To design truly authentic learning experiences, educators need to connect students to the world outside of the classroom. Jennifer D. Klein from Principled Learning tells us, “Connecting students across classrooms, schools, cities and countries is incredibly valuable for students, particularly because of how such experiences build their sense of connectedness and constructive engagement with the world around them. The more students get to collaborate across the boundaries of country, religion, and politics, the more their intercultural skills can grow; and the more authentic the challenges they engage, the more likely our students can have a real impact in their own communities.”
But how do you actually do this? Jill Clayton from Project ARC told us that “There isn’t one answer for everyone - it’s really about digging in and doing the work to create an authentic learning opportunity for the kids.” Project-based learning has to be meaningful - to both teachers and students - in order for it to be effective. “Schools and students can often become complacent. Our kids can smell a fake - they can spot something that’s a scenario from a mile away. After a while, everyone is like okay, what’s next? Or, schools go back to the old school way of teaching because it’s easier.”
Just like her partner at Project ARC, Ms. Clayton recommends starting by connecting to your local community. “Who is your community? Who are your community assets? How do you as a school create long-term partnerships instead of a drive-by career day or exhibition of scenario projects?” One small, authentic connection to your community will be more effective than a simulated experience.
5. MYTH: Project-based learning is too chaotic for my classroom
A project-based learning classroom might be louder than your traditional classroom, but that’s not necessarily a bad thing! When students are excited and engaged they’ll have more energy than when they are sitting diligently in their desks. Don’t let fears about classroom management prevent you from adopting project-based learning practices.
Ms. Klein tells us, “When adults step back and really let the students make their own choices about what and how they want to learn with their partner classes, students always step up. For such experiences to really foster innovative young leaders, I believe that teachers need to worry a little less about controlling the experience and spend more of their energy empowering their students to find their own best solutions to the world’s gravest problems in collaboration with other young people. When we practice PBL as more than just a pedagogical method and engage kids’ passions and talents in the service of something larger than the fulfillment of standards, that’s when students become most engaged and our classrooms become think tanks that can be as powerful as any NGO working to improve the human experience on this planet.”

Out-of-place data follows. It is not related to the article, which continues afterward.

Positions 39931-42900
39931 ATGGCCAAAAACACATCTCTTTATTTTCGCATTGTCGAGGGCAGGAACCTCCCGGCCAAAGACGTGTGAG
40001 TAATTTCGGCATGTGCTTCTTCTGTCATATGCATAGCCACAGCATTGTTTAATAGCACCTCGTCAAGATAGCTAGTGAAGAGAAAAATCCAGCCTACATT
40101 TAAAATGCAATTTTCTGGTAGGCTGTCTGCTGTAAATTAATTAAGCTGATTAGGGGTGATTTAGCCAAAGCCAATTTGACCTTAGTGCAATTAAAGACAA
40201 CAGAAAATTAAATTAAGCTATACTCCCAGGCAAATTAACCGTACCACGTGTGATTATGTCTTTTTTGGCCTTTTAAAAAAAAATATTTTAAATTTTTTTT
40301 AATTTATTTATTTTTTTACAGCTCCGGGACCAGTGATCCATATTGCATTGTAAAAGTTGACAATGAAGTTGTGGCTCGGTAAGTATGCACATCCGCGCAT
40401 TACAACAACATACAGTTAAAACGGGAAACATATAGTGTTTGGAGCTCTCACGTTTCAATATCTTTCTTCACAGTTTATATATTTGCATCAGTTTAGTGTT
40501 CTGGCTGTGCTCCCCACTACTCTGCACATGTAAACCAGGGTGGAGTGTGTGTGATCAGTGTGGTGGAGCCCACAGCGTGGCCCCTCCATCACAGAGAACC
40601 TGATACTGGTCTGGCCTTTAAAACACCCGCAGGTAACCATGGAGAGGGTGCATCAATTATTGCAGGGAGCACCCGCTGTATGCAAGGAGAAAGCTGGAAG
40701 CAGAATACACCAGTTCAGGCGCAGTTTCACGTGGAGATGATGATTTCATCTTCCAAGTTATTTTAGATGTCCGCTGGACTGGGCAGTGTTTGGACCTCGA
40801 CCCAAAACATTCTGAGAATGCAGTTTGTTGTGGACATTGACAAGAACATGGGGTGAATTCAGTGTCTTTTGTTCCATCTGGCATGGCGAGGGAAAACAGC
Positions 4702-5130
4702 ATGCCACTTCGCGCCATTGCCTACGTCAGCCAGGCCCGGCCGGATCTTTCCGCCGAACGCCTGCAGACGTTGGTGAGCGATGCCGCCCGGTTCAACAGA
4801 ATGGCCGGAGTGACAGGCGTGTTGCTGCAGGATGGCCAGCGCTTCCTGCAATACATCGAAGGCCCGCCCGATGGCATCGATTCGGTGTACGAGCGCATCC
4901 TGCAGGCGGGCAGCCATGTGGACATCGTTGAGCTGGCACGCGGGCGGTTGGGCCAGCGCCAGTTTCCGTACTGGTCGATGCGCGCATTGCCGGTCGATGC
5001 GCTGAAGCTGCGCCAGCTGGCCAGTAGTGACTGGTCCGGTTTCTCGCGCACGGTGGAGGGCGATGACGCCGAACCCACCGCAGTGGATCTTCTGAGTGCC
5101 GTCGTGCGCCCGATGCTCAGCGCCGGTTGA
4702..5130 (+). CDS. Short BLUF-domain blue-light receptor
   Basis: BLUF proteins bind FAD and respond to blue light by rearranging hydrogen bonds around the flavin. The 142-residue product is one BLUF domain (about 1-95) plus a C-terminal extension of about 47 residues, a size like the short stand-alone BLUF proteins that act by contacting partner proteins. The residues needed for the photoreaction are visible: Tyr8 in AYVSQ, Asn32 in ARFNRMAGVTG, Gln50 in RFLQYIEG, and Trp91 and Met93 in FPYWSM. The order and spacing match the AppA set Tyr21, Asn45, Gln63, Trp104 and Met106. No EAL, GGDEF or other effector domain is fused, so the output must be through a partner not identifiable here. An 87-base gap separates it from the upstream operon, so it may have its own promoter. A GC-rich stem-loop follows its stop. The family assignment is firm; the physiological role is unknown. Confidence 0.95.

6. MISTAKE: Thinking about project-based learning as a lesson
Schools will sometimes transition to PBL by encouraging teachers to follow up a unit of study with “a PBL project.” This makes it challenging for teachers to start to shift their practice. Myla Lee explains, “Teachers will see PBL as a lesson, but it isn’t - it’s part of the culture of your classroom. All the best practices of project-based learning are things we want to see in the classroom all the time. You can embed things into your own classroom routines so that it’s a seamless transition into a unit that just happens to be project-based.”
Ms. Lee supports educators in the classroom, and she often hears teachers apologizing when they haven’t been able to do a PBL unit. “I’ll ask them what you’ve done, and they’ll say ‘I’ve done a lot of questioning’ so I tell them ‘that’s ongoing inquiry.’ Teachers should try not to see PBL as just a unit or lesson, because then it becomes this thing instead of just part of their teaching. When you see it as part of who you are as a teacher and part of your classroom, then it’s not such an overwhelming thing. What makes PBL powerful is that you actually do it. If it’s too big of a plan or idea, you won’t be able to actually implement it. Start off with a unit that is simple and practical enough for you to do.”
It takes time to shift the learning culture in your school or classroom. Avoiding these common myths and mistakes can help you stay patient as you grow your practice. There are endless resources available to support you, from PenPal Schools to the experts who contributed to this article! It will be worth it when you see your students take ownership of their own learning and begin to impact the world around them.
4 Steps to Get Started with Project-Based Learning
How to Make Project-Based Learning More Collaborative
Easy Project-Based Learning Question Stems for Essential Questions
Top Ten Ways to Fake an Authentic Classroom
Authentic Learning Experiences: A Real-World Approach to PBL
Developing Natural Curiosity: 5 Strategies for the PreK-3 Classroom. (Upcoming 4-8, 9-12, and higher ed versions are up for pre-order this fall!)